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Nov. 4, 2020

Faculty voice: Appreciating Indigenous history and culture

Susan Sleeper-SmithSusan Sleeper-Smith is a professor in the Department of History in the College of Social Science and in the Department of American Indian and Indigenous Studies in the College of Arts and Letters. Her research focuses on Indigenous communities in the late 18th and early 19th centuries. The following content was repurposed. To view the original in its entirety, visit the College of Social Science website

When I joined MSU, the only Big Ten university with an Indigenous Studies program was Minnesota. Dr. George Cornell, Dr. Gordon Henry, Professor Patrick LeBeau and I got together and said, "This is something we need to have," and we put together an undergraduate program on the subject. We then realized that we wanted and needed to teach graduate students as well, but with only four of us, we weren't sure if we would have sufficient faculty to do so. 

So, during my second year here at MSU, we organized a meeting with professors who taught Indigenous studies throughout the Big Ten at the Newberry Library in Chicago. We knew that we wouldn't have sufficient money to hire enough professors for each university to have its own program, so instead, we put together a consortium of all the Big Ten universities to get together and teach Indigenous history. 

Later on, we brought the consortium to Michigan State University. It's still in existence at the Newberry Library, and I have been on the board of that since it began. We've limited the consortium membership to 20 universities, including the University of Minnesota, Harvard University and Yale University. We offer graduate courses at the Newberry, as well as workshops across participating universities.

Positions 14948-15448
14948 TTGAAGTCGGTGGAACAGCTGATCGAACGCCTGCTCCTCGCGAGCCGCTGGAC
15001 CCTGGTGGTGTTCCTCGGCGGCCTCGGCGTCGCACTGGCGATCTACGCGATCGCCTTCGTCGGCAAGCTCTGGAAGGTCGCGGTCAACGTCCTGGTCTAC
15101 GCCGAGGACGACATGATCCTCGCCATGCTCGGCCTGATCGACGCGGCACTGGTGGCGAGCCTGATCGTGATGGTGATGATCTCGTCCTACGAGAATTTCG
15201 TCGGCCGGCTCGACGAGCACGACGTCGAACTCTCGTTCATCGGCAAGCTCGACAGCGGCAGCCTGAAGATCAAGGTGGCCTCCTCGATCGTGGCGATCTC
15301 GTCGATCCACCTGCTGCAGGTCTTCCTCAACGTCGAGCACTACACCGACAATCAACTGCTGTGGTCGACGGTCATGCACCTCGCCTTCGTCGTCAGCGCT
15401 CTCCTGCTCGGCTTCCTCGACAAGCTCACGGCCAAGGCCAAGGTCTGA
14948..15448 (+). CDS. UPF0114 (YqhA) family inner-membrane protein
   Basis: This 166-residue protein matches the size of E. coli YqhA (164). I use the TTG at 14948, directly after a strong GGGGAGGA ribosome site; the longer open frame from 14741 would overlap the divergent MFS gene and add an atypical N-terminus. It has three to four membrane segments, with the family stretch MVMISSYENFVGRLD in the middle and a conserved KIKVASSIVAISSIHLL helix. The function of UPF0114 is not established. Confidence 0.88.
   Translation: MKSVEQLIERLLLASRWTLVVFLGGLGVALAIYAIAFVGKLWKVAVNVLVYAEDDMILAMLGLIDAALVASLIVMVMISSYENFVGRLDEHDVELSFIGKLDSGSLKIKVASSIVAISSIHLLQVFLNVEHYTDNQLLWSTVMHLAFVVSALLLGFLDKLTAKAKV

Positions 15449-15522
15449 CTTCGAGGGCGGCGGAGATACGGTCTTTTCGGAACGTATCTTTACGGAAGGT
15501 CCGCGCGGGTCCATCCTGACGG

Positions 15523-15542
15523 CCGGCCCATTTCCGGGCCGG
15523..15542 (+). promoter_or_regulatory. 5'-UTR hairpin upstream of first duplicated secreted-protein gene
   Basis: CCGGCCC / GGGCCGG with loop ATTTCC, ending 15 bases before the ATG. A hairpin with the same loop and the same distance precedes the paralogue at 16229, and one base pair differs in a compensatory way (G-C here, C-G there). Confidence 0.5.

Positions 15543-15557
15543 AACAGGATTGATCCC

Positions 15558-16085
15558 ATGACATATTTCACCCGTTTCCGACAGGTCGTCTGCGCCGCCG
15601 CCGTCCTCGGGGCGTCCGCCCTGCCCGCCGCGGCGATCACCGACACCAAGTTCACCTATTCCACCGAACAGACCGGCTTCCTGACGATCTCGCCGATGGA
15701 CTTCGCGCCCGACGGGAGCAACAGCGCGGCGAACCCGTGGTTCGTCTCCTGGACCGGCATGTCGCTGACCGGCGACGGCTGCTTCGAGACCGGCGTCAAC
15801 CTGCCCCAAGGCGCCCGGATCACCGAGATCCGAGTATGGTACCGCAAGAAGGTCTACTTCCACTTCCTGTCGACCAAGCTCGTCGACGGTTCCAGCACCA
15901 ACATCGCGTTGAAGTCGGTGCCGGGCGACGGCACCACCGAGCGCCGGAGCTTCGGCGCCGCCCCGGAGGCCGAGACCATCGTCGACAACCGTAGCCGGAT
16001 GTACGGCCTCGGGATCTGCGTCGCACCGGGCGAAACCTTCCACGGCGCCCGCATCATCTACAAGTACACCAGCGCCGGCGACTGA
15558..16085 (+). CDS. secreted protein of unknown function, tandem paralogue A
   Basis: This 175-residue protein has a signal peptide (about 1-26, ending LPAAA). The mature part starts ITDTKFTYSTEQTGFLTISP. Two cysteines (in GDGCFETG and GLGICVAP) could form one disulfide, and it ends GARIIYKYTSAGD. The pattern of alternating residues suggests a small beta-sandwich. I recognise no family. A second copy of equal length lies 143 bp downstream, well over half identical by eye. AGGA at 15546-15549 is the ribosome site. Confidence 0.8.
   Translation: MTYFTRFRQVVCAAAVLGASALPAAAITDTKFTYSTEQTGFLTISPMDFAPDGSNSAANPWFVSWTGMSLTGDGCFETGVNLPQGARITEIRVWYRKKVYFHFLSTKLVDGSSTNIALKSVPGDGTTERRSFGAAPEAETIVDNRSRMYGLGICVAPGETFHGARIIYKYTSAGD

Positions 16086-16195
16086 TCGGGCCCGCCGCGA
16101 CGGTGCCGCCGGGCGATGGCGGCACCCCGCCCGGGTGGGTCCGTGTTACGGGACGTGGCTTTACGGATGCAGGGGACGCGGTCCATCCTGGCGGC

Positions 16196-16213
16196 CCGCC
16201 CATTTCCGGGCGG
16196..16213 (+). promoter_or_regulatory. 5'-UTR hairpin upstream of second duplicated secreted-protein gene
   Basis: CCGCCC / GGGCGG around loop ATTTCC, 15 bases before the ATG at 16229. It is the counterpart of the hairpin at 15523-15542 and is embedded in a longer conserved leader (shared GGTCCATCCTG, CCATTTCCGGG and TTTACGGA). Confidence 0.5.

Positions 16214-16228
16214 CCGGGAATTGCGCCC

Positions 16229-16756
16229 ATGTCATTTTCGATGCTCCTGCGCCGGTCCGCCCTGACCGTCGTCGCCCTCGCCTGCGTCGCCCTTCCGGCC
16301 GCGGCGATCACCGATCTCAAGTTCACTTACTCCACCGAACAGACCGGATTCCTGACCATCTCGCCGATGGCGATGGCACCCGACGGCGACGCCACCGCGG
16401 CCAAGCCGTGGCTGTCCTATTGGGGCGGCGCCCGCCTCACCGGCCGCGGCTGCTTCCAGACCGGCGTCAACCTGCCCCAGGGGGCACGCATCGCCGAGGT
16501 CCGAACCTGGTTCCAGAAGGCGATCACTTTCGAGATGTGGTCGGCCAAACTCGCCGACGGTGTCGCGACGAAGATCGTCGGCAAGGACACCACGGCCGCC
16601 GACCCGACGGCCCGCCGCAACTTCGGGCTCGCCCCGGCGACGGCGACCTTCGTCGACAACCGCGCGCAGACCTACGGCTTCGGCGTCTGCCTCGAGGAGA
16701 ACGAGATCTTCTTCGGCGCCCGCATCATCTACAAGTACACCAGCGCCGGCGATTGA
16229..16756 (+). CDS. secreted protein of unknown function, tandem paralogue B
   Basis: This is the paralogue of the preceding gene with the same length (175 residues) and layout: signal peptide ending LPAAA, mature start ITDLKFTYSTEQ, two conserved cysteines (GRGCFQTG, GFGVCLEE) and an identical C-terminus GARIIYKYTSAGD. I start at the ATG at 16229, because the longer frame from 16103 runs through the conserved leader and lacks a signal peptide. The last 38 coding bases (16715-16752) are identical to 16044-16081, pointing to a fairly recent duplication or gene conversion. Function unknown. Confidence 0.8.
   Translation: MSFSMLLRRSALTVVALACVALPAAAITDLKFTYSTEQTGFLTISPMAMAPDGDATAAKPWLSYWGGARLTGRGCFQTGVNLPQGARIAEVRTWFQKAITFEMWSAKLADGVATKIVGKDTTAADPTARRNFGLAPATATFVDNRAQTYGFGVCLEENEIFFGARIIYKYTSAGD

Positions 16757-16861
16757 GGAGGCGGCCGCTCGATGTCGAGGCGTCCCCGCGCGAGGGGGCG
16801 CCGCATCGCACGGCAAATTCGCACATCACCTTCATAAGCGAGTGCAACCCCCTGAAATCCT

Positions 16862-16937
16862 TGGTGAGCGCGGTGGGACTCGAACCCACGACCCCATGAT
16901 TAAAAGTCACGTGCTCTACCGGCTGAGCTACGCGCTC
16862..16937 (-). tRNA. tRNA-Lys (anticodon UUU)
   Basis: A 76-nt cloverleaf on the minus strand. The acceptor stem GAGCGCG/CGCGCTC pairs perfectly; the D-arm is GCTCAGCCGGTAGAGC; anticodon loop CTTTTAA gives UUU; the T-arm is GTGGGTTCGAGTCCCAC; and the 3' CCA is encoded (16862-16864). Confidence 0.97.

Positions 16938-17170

A lot of the research I've done concerns Indigenous women and the incredible role that they played in their society. Indigenous women had as much voice and as much influence as men. It wasn't just a world of equality; it was a world in which male and female roles were comparable and enhanced each other. 

Everyone should understand that we live on Indigenous land, and that Europeans created this society by confiscating Indigenous lands. Michigan State University itself sits on Indigenous lands. We need to acknowledge that if it had not been for Indigenous lands, this society would not even exist. I wish we spent more time talking about the world as it existed before Europeans put their stamp on it. 

There's a general disdain for Indigenous knowledge. Colonizers shunned this knowledge and, because of that, we lost knowledge about how to sustainably use the land and take care of our communities. Western society has taken thousands of years of knowledge and just dismissed it — and that's dangerous! The roots of racism lay with how Indigenous people were treated. 

Before settlers came to the U.S., Indigenous communities were not only surviving, but thriving! The communities I research that lived in the Ohio-River Valley were incredibly prosperous. The thing that's so fascinating about Indigenous people is that, to them, culture is not separated from their day-to-day life — it's not something they go to an art museum to look at — it's their lifestyle. It's the bowl they create and then eat out of; it's the clothing that they sew and then wear. It's just a tremendously rich culture. That is what I wish students learned before they learn about the archetypal founding moments of U.S. history. 

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